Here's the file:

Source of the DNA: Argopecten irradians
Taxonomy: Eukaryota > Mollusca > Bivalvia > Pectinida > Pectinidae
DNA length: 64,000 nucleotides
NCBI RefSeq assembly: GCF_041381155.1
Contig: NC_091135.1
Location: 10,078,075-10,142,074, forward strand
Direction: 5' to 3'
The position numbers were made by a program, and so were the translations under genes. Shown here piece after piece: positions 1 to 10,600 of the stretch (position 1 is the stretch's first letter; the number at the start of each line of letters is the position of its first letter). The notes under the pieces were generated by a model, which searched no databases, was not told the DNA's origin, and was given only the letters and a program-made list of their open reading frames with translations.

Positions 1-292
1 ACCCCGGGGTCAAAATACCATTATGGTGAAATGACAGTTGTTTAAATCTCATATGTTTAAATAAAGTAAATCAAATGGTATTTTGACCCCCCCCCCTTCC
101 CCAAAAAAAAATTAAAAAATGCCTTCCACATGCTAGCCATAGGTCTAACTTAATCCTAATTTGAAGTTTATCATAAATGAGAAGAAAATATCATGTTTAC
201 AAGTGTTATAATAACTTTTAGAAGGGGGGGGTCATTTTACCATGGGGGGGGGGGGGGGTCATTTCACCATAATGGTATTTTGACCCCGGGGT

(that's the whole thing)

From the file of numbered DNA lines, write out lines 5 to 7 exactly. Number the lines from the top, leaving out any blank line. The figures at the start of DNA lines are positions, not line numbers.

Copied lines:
Contig: NC_091135.1
Location: 10,078,075-10,142,074, forward strand
Direction: 5' to 3'